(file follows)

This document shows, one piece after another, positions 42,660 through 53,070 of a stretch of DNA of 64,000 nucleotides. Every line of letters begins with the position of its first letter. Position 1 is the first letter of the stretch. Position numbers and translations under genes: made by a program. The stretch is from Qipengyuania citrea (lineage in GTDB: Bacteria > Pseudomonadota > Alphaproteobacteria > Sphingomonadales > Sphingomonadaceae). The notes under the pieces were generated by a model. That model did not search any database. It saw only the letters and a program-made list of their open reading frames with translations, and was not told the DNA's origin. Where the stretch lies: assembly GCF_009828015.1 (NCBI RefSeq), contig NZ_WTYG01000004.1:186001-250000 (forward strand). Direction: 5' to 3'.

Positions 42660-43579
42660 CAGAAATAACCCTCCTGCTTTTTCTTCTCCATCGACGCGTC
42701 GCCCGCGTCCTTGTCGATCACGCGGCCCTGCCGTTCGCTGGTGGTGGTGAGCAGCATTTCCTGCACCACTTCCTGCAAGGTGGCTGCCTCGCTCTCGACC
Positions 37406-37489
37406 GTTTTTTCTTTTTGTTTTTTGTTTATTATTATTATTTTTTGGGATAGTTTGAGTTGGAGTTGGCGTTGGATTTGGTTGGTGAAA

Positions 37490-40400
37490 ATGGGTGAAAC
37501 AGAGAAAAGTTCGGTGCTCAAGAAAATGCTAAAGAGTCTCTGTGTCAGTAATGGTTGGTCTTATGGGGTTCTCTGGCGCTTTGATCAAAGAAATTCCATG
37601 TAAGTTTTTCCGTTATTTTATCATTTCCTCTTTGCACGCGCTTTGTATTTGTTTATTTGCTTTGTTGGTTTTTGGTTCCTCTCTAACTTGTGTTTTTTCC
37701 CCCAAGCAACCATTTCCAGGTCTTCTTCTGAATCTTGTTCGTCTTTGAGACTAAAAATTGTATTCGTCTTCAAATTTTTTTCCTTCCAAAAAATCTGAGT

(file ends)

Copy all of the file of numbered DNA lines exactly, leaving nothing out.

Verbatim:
This document shows, one piece after another, positions 42,660 through 53,070 of a stretch of DNA of 64,000 nucleotides. Every line of letters begins with the position of its first letter. Position 1 is the first letter of the stretch. Position numbers and translations under genes: made by a program. The stretch is from Qipengyuania citrea (lineage in GTDB: Bacteria > Pseudomonadota > Alphaproteobacteria > Sphingomonadales > Sphingomonadaceae). The notes under the pieces were generated by a model. That model did not search any database. It saw only the letters and a program-made list of their open reading frames with translations, and was not told the DNA's origin. Where the stretch lies: assembly GCF_009828015.1 (NCBI RefSeq), contig NZ_WTYG01000004.1:186001-250000 (forward strand). Direction: 5' to 3'.

Positions 42660-43579
42660 CAGAAATAACCCTCCTGCTTTTTCTTCTCCATCGACGCGTC
42701 GCCCGCGTCCTTGTCGATCACGCGGCCCTGCCGTTCGCTGGTGGTGGTGAGCAGCATTTCCTGCACCACTTCCTGCAAGGTGGCTGCCTCGCTCTCGACC
Positions 37406-37489
37406 GTTTTTTCTTTTTGTTTTTTGTTTATTATTATTATTTTTTGGGATAGTTTGAGTTGGAGTTGGCGTTGGATTTGGTTGGTGAAA

Positions 37490-40400
37490 ATGGGTGAAAC
37501 AGAGAAAAGTTCGGTGCTCAAGAAAATGCTAAAGAGTCTCTGTGTCAGTAATGGTTGGTCTTATGGGGTTCTCTGGCGCTTTGATCAAAGAAATTCCATG
37601 TAAGTTTTTCCGTTATTTTATCATTTCCTCTTTGCACGCGCTTTGTATTTGTTTATTTGCTTTGTTGGTTTTTGGTTCCTCTCTAACTTGTGTTTTTTCC
37701 CCCAAGCAACCATTTCCAGGTCTTCTTCTGAATCTTGTTCGTCTTTGAGACTAAAAATTGTATTCGTCTTCAAATTTTTTTCCTTCCAAAAAATCTGAGT